I’m simply thrilled that Caroline (Caro) Webster has written a special guest post for My Little Bookcase. I first stumbled upon the writings of Caro over at her blog. Her article on getting children’s senses buzzing in the kitchen really drew me in and I’ve been an avid follower ever since. For an indoorsy bookworm like myself, Caro & Co provides me with lots of inspiration for enjoying the outdoors with my daughter.
In this article, Caro inspires us all to find a cosy nook in the branches of a tree to read our books- something I’ve never done before.
Caro is the author of a fantastic parent resource book, Small Fry Outdoors, and we have a copy to giveaway shortly. She is currently working on a second book about the power of imagination and a third about a girl who loves dirt.
Caro also writes a monthly column for Australian Country Style on all that nature and the outdoors has to offer, and contributes to Home Beautiful (My favourite mag). She has worked in a variety of industries including advertising, politics, the not-for-profit sector and publishing. She lives in Sydney with her husband and two young children but is currently enjoying the European summer with her family.
When I was little, my sister and I built a hidey-hole up in the upper branches of a magnificent liquidambar tree. Conveniently for us, the tree had grown its branches in all the right places so it was relatively easy to scale to the top. However, we quickly learnt at which point the branches would no longer hold our weight – an early and valuable lesson in responsible risk-taking.Illustrations © 2010 Anna Walker. Used with permission by Anna Walker. From All Through The Year, Written by Jane Godwin, illustrated by Anna Walker, published by Viking Australia
Everything was dragged up this beautiful tree including an entire tea set, our dolls and other toys and at one time our dog, which was no mean feat as she was a basset hound (we had an ingenious series of ropes and pulleys we could employ if need be).
And of course, we took books – lots of them. At the time I was passionate about Enid Blyton’s The Faraway Tree series, so reading about a magical tree, whilst nestled in the foliage, high above the ground seemed particularly appropriate to me. On one occasion, I remember wearing a saucepan on my head in honour of the Saucepan Man. Another, I dressed as a fairy and became Silky for a day. I constantly begged Mum to make toffees so I could imagine that at some point they would explode in my mouth into a mass of nothingness a la Toffee Shocks.Illustrations © 2010 Anna Walker. Used with permission by Anna Walker. From All Through The Year, Written by Jane Godwin, illustrated by Anna Walker, published by Viking Australia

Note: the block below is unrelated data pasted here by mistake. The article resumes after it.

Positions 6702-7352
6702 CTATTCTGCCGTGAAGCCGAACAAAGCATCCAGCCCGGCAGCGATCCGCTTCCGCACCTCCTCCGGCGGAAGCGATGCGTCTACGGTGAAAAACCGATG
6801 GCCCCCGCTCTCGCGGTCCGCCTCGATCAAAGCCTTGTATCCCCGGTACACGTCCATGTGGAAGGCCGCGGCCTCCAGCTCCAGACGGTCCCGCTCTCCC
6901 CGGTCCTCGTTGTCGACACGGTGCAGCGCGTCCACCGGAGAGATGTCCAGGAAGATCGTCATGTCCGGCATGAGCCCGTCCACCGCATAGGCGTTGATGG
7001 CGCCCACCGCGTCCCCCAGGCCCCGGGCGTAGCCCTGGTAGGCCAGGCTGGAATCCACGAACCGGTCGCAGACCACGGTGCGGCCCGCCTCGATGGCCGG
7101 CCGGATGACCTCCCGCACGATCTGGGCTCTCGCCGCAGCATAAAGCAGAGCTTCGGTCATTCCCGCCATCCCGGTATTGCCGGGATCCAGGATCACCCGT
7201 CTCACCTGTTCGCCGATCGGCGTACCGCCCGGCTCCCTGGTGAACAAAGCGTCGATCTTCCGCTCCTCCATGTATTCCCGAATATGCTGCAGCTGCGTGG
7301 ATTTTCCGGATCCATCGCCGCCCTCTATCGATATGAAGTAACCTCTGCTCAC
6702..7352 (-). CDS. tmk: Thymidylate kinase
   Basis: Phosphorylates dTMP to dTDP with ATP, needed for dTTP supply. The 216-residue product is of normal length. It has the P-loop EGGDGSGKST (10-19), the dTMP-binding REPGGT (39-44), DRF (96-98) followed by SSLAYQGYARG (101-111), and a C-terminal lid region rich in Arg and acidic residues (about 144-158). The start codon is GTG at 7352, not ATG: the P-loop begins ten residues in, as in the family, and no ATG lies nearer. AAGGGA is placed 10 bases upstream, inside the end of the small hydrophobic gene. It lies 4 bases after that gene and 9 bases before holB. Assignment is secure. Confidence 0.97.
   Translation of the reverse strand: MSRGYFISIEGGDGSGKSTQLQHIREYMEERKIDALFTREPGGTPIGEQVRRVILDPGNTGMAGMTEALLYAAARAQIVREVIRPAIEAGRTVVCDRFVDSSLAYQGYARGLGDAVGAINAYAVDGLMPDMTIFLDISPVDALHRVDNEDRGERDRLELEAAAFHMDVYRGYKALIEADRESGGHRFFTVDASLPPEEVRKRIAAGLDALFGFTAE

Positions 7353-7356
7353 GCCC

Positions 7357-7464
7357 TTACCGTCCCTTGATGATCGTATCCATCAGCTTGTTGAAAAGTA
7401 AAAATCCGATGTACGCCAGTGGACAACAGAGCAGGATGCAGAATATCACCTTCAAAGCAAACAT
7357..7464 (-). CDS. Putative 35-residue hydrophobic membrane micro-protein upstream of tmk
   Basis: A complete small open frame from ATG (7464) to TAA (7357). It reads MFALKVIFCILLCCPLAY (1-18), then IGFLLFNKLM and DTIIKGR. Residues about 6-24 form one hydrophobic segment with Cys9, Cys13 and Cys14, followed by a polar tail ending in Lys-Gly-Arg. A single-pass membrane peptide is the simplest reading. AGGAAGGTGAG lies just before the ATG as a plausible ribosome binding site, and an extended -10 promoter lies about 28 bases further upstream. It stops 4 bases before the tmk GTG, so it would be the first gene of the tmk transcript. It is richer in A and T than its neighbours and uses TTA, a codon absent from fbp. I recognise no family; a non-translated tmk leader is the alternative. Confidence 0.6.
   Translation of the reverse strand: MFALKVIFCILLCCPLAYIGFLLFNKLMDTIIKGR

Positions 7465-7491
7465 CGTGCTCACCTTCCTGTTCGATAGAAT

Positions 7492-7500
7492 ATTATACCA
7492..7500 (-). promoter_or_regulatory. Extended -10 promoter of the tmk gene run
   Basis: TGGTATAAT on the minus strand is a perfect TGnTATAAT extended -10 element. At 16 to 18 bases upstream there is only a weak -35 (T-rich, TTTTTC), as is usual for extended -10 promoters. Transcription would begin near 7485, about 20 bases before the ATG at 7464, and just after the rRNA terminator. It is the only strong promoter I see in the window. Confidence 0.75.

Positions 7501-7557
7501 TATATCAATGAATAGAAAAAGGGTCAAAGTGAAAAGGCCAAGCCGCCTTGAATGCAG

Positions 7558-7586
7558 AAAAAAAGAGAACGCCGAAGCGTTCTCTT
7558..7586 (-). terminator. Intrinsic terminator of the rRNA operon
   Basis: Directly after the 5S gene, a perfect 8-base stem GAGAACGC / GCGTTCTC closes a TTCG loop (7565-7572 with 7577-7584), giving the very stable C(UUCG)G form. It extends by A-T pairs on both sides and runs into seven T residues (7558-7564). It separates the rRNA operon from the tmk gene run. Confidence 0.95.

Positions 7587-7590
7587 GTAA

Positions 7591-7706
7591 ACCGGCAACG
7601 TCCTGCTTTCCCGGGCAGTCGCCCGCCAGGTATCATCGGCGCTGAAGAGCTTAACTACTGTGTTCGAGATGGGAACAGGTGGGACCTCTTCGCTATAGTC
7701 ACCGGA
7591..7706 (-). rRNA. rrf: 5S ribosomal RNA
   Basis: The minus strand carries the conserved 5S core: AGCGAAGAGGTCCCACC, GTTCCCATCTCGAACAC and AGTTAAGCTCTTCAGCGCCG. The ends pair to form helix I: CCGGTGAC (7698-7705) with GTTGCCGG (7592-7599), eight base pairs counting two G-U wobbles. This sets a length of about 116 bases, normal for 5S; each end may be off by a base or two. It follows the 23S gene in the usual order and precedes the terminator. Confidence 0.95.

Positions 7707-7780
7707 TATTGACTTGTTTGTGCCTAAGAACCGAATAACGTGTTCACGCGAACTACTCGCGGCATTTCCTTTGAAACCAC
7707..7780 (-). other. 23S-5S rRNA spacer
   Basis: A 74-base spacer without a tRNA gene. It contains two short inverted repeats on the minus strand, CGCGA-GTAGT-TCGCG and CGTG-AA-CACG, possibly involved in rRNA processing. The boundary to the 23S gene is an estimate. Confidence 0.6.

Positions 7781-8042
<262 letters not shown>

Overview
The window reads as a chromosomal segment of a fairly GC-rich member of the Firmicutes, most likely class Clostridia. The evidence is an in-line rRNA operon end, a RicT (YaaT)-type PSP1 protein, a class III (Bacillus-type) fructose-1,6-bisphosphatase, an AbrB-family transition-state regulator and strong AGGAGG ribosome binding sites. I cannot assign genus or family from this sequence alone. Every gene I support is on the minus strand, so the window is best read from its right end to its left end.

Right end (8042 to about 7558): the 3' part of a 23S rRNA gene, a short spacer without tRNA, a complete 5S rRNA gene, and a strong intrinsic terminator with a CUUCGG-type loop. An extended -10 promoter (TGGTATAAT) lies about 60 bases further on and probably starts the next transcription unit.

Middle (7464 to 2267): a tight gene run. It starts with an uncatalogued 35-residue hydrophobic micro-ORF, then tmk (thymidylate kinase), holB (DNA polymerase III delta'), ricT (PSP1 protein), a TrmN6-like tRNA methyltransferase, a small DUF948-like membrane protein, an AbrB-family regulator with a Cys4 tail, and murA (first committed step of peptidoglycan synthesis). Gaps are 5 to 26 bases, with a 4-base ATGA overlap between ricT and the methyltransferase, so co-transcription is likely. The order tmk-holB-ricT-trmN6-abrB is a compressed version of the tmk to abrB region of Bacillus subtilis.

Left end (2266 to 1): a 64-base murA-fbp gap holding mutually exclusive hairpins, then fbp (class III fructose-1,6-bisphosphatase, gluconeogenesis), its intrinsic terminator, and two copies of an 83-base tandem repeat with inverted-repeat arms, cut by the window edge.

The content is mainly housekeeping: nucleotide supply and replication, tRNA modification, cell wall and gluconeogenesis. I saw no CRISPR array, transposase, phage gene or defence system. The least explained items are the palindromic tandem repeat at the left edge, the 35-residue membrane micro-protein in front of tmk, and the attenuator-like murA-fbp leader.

I had a pet galah called Rosie and she would often sit on my shoulder at the top of the tree, quietly nibbling my ear as I read. Sunlight would dapple across the pages, the leaves would whisper secret messages when a breeze blew and, once I became perfectly still, a myriad of small insects would resume their seemingly aimless marches up and down the trunk and larger boughs. It was simply perfect.
I also used to enjoy hanging upside down like a bat, reading until the pressure in my head made my eyeballs feel like they going burst through my ears. The woozy feeling experienced when I swung upright was both unnerving and exciting.
Spending an inordinate amount of time at the top of a tree has done several things for me. Firstly it has given me a deep and abiding love of trees and everything Mother Nature provides. I remain very connected to nature to this day and talk a lot about it here. It has also instilled in me a passion for reading and writing and a desire to foster a love of outdoors and a keen imagination in my own children.
Who’d have thought one tree in a small garden, in an average Australian suburb could do all that?